The Democrats have learned the wrong lessons for Vietnam, the lesson that America must bow to those who would spread tyranny, that the military is something to be hated and loathed, and that appeasement is better than victory. Rather than acknowledge the horrors of Communism, the Democrats chose to ignore them and allow them to spread to places like Angola and Afghanistan.

Unlike communism, the doctrines of Islamism aren’t bound by basic self-interest and rational behavior. They care little for terroritory, seeking to strike at the heart of what they see as the vangard of the Western Civilization they loathe – meaning that the price of appeasement is so much greater.

3 thoughts on “The Lessons Of Vietnam

  1. instead of “lessons on Vietnam”, please find here a link to a french newspaper, with an exclusiv interview of D.Kay. I understand why Jay proposed to have this person at the head of the CIA: The real lesson begins…
    if you understand french, but don’t want to read it all, just have a look at the last sentences:
    “Nous en appelons maintenant à l’ONU par convenance, sans reconnaître d’abord que nous avons péché par unilatéralisme. Je crains qu’avec cette affaire d’armes irakiennes nous n’ayons perdu notre crédibilité pour une génération. Ce que je cherchais à expliquer en disant: «Nous avions tort», c’est qu’il est temps de reconnaître nos erreurs, de les analyser en profondeur, pour que les Etats-Unis retrouvrent au plus vite leur crédibilité.”

  2. The only credibility that matters is the credibility that the United States will use force against any terrorist group that so much as thinks of attacking. Iraq made that message explicitly clear – which is why suddenly North Korea stopped demanding bilateral talks, Syria started to negotiate with Israel (while closing terrorist offices in Damascus), Pakistan began to cooperate in ending nuclear proliferation, and Libya voluntarily dismantled their nuclear program – all directly attributable to the fall of Saddam. None of those things would have occurred had the US not removed the Hussein regime.

    Furthermore, as Kay himself states in the interview –

    Il suffit de voir les charniers pour se convaincre que le changement de régime était légitime. (Seeing the mass graves was enough to convince me that regime change in Iraq was legitimate.)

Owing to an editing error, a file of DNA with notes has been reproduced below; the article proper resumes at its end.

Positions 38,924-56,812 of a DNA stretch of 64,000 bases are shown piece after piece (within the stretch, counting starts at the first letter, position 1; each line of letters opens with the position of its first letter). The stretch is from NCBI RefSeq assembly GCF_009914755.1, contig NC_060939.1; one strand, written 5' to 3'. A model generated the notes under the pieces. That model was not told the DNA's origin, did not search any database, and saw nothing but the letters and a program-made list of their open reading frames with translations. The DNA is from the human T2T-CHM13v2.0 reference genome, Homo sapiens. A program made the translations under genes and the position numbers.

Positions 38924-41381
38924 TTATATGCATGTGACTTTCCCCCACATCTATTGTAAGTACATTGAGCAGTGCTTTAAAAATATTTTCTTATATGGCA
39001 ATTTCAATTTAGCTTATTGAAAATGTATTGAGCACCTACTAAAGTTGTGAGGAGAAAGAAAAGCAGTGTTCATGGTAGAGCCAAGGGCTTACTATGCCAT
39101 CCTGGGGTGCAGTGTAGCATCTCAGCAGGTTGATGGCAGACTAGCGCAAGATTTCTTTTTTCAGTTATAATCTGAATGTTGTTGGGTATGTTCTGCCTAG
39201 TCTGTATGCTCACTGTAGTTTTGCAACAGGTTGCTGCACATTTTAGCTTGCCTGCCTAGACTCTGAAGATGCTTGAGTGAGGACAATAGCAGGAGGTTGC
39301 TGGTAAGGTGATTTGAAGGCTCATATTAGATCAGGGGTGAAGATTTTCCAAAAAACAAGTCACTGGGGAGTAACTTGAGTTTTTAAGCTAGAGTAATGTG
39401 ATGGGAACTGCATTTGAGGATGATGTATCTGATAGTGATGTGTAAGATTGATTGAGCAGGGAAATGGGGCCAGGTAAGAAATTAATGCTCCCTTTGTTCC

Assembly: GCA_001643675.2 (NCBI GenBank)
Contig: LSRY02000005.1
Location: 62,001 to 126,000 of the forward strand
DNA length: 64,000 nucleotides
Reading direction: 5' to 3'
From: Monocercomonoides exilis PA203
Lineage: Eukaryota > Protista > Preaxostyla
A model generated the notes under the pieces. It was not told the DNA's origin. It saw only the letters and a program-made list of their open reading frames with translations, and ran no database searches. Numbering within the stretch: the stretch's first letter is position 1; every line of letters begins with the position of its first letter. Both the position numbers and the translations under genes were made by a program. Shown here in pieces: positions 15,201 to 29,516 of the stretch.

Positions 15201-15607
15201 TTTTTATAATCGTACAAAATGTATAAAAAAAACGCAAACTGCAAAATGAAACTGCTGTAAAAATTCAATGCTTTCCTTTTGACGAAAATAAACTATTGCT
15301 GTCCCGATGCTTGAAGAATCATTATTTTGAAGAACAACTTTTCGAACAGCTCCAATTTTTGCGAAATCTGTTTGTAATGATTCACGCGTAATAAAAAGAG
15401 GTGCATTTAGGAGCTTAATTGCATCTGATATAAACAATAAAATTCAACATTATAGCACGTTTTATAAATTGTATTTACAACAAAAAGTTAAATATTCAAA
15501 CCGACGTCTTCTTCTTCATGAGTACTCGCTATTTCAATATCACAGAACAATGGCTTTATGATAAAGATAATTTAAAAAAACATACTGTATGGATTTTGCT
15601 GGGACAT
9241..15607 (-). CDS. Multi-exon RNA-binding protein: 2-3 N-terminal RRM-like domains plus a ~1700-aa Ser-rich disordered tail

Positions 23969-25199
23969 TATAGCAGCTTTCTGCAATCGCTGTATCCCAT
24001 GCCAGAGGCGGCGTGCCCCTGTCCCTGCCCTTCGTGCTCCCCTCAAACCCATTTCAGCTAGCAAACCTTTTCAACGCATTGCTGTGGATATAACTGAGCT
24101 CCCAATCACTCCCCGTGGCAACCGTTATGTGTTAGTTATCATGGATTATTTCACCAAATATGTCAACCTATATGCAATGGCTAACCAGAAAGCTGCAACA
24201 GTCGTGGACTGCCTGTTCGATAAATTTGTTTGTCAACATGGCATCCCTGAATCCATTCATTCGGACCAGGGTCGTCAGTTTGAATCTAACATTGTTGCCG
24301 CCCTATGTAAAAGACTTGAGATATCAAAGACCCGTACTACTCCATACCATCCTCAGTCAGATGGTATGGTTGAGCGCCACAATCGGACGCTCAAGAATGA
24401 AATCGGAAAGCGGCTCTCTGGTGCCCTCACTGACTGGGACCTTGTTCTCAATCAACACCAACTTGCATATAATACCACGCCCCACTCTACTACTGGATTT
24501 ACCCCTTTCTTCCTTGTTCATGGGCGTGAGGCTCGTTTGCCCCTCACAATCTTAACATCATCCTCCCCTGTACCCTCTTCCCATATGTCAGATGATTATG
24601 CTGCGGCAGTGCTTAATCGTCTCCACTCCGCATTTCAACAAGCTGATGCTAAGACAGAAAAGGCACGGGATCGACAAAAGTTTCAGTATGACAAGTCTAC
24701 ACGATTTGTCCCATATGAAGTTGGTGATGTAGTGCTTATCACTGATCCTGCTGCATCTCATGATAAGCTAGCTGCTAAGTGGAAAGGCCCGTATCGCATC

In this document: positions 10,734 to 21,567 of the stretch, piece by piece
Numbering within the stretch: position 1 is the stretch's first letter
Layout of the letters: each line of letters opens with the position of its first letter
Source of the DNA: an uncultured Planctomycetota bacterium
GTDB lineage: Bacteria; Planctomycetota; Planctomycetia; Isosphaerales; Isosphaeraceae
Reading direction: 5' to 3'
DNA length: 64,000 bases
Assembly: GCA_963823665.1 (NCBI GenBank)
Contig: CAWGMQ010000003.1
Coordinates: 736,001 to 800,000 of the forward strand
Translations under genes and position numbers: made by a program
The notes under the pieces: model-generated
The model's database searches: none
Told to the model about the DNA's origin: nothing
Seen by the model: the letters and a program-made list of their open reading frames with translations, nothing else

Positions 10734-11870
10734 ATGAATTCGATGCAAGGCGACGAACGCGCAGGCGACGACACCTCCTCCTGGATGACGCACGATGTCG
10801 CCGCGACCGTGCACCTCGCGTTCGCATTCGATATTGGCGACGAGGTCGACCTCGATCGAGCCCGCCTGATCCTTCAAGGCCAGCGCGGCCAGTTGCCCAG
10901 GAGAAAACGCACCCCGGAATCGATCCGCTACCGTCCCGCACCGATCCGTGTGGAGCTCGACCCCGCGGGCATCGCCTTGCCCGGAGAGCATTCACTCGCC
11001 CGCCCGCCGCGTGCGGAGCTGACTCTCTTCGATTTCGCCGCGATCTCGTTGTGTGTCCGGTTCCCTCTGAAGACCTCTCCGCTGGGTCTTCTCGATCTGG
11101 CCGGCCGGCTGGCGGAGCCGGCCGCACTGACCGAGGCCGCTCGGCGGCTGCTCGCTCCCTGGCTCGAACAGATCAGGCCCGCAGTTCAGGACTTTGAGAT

3. “The only credibility that matters is the credibility that the United States will use force against any terrorist group that so much as thinks of attacking.”

    Okay, two points to that:

    1.) That ain’t the only credibility that matters, and you’ve spent enough time in polisci classes to know that. The President has to be believed by our allies when he tells them how it is. The CIA has to be believed to be a credible source if we’re to have any assistance in the War on Terror, unless you’re willing to have EVERY battle in this war fought by American soldiers. I for one would appreciate a little help

    2.) Al Qaeda is a terrorist group. Al Qaeda attacked us. Iraq was until recently a sovereign nation. Iraq did not attack us. Iraq didn’t even think of attacking us, if the guy you want as CIA chief is to be believed (and, according to the Weekly Standard as seen on CSPAN, he isn’t).

    And if David Kay–and you and George W. Bush and Dick Cheney and Karl Rove and the rest of the defenders of this maladministered occupation–thinks that the atrocities committed over a decade ago by a ruthless asshole that we unhesitatingly armed after his crimes were known were reason enough to invade Iraq, then that’s how they should have sold the war. It wasn’t. It was dishonest, it was typical Bush, and it has hurt our security. Kudos.